JERSEY CITY, N.J. (AP) - Voters in a New Jersey city that's a train stop away from tourist-packed Manhattan have approved restrictions on Airbnb and other short-term rental companies.
Jersey City lawmakers passed the restrictions in June but short-term rental advocates gathered enough signatures to force a referendum.
Jersey City has become increasingly popular with tourists seeking an alternative to pricey New York lodging.
That's led to complaints about absentee owners turning apartment buildings into de facto hotels.
Short-term renters said the Airbnb bonanza helped them defray high housing costs by bringing in guests.
The regulations limit how often landlords can rent properties if they don't live on site.
They also forbid short-term rentals in buildings with more than four units if the owner isn't present and prohibit renters from serving as hosts.
New Jersey voters cast ballots Tuesday to decide how big an advantage Democrats will have in the state's General Assembly in the first legislative contest since Democratic Gov. Phil Murphy took office in 2018.
Polls closed at 8 p.m., with all 80 seats in the Assembly on the ballot.
Along with local races, voters decided a statewide ballot question on whether veterans living in retirement communities should get a $250 property tax deduction.
Democrats now have a 54 to 26 advantage in the Assembly.
One of the top races has been Assembly Minority Leader Jon Bramnick's fight to keep his seat in the 21st District, which is becoming more Democratic.
There's also a single state Senate race on the ballot in southern New Jersey. Voters in the 1st District are electing a permanent successor to U.S. Rep. Jeff Van Drew, who quit when he was elected to Congress. Democrat Bob Andrzejczak, who was appointed to hold the post until the election, is facing off against Republican Mike Testa to fill the remainder of Van Drew's four-year term.
County offices have been accepting mail-in ballots for weeks. State data show roughly 600,000 mail-in ballots have been sent. The last time the Assembly topped the ballot in 2015, about 114,000 or nearly 10% of ballots cast were through the mail.
Murphy, who isn't on the ballot, voted early Tuesday near his home in Red Bank.
Voters pick two assembly members in every district. Democrats and Republicans generally run as pairs on a party ticket. Here is a look at the most competitive Assembly districts:
Incumbent Democrats Bruce Land and Matthew Milam are taking on Republicans Erik Simonsen and Antwan McClellan. Simonsen is the mayor of Lower Township, and McClellan is a councilman in Ocean City.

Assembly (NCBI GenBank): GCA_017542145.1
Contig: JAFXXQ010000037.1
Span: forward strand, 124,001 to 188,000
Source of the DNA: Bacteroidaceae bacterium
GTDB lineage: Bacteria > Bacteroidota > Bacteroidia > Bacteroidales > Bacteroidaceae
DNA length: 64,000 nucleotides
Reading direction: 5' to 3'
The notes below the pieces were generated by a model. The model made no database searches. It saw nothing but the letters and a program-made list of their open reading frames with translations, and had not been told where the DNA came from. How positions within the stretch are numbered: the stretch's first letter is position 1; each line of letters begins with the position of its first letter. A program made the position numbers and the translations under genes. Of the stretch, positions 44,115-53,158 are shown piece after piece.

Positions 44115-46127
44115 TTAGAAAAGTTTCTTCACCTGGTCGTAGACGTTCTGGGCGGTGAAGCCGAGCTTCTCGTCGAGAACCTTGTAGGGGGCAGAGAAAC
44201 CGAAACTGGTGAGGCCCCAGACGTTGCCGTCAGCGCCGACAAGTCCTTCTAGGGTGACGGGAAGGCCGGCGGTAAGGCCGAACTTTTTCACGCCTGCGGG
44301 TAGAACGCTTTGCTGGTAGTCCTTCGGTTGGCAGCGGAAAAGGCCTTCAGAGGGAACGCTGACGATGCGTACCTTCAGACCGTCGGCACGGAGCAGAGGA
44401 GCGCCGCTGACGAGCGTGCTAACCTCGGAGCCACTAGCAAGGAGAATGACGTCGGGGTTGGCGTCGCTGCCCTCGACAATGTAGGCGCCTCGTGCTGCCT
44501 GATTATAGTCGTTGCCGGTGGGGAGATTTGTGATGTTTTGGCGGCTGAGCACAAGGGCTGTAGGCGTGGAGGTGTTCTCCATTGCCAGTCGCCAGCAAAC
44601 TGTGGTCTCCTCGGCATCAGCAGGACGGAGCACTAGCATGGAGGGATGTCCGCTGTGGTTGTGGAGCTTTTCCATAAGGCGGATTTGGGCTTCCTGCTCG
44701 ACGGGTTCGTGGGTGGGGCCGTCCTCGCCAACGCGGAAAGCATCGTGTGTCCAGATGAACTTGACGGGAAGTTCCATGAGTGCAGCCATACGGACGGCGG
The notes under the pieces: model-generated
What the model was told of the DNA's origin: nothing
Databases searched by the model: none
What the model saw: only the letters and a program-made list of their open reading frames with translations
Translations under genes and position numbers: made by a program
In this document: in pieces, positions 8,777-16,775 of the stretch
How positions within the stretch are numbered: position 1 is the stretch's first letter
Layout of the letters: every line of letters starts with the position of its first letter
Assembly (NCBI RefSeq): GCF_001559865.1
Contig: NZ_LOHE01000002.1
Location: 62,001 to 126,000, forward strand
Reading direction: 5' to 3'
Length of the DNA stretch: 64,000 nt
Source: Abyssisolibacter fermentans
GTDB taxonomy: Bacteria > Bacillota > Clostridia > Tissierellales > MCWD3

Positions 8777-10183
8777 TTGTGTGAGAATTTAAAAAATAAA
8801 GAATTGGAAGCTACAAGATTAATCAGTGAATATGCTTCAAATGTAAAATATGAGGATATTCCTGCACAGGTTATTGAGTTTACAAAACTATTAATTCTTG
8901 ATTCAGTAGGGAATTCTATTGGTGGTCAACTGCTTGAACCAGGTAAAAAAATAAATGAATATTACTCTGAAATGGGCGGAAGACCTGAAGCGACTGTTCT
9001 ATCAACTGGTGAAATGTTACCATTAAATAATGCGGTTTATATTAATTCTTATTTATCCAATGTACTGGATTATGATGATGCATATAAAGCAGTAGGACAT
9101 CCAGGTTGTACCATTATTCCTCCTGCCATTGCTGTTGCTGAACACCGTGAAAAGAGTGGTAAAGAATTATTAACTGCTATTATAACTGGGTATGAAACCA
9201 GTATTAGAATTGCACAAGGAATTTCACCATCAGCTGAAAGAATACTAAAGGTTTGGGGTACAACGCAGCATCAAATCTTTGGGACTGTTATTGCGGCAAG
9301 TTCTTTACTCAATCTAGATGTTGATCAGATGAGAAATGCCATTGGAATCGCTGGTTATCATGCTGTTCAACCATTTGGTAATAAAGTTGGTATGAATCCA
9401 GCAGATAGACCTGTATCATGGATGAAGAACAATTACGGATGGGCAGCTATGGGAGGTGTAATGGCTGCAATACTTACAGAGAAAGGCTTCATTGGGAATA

Democratic incumbents Vince Mazzeo and John Armato face Republican challengers John Risley Jr., of Egg Harbor Township, and Philip Guenther, of Brigantine. Risley is an Atlantic County freeholder, and Guenther is a former Brigantine mayor.
Republican incumbent Ryan Peters and his running mate, Jean Stanfield, are taking on Democratic challengers Gina LaPlaca and Mark Natale in this Burlington County-centered seat. Tom Giangiulio is running under the banner "MAGA Conservative," or "Make America Great Again," President Donald Trump's slogan.
Democratic incumbents Joann Downey and Eric Houghtaling are trying to fend off Republican challengers Michael Amoroso and Matthew Woolley, who will try to return the Monmouth County district to GOP hands for the first time since 2015.
This central New Jersey district includes parts of Hunterdon, Mercer, Middlesex and Somerset counties. Democratic incumbents Andrew Zwicker and Roy Freiman face Republicans Mark Caliguire and Christine Madrid. Caliguire is a former Somerset County freeholder and Montgomery Township mayor. Madrid is also a former mayor there.
Assembly Minority Leader Jon Bramnick has been the Republican leader in the Assembly since 2012. He and running mate Nancy Munoz look to be in a close contest against Democratic challengers Lisa Mandelblatt and Stacey Gunderman. The district, including Morris, Somerset and Union counties, has been trending increasingly Democratic. Democrats now outnumber Republicans by about 5,000 registered voters, according to state data from September. In 2015, the last time that just the Assembly was on the ballot, Republicans had an advantage of 3,700 registered voters in the district.
Former Assembly member Anthony Bucco, a Republican, was appointed last month to the state Senate to fill a seat formerly held by his father, who died in September. But the switch happened so late in the election season, Bucco's name remains on the ballot in his old Assembly district. He is on a ticket with fellow Republican Brian Bergen, who is running to succeed retiring Assemblyman Michael Patrick Carroll. They face Democrats Lisa Bhimani and Darcy Draeger. Bhimani is a medical doctor, obstetrician and gynecologist. Draeger worked as a regulator analyst at a financial services firm and now operates a small farm in Chester Township. Bucco has already said he'll remain in the Senate if elected, meaning Republican party officials would chose his Assembly replacement.
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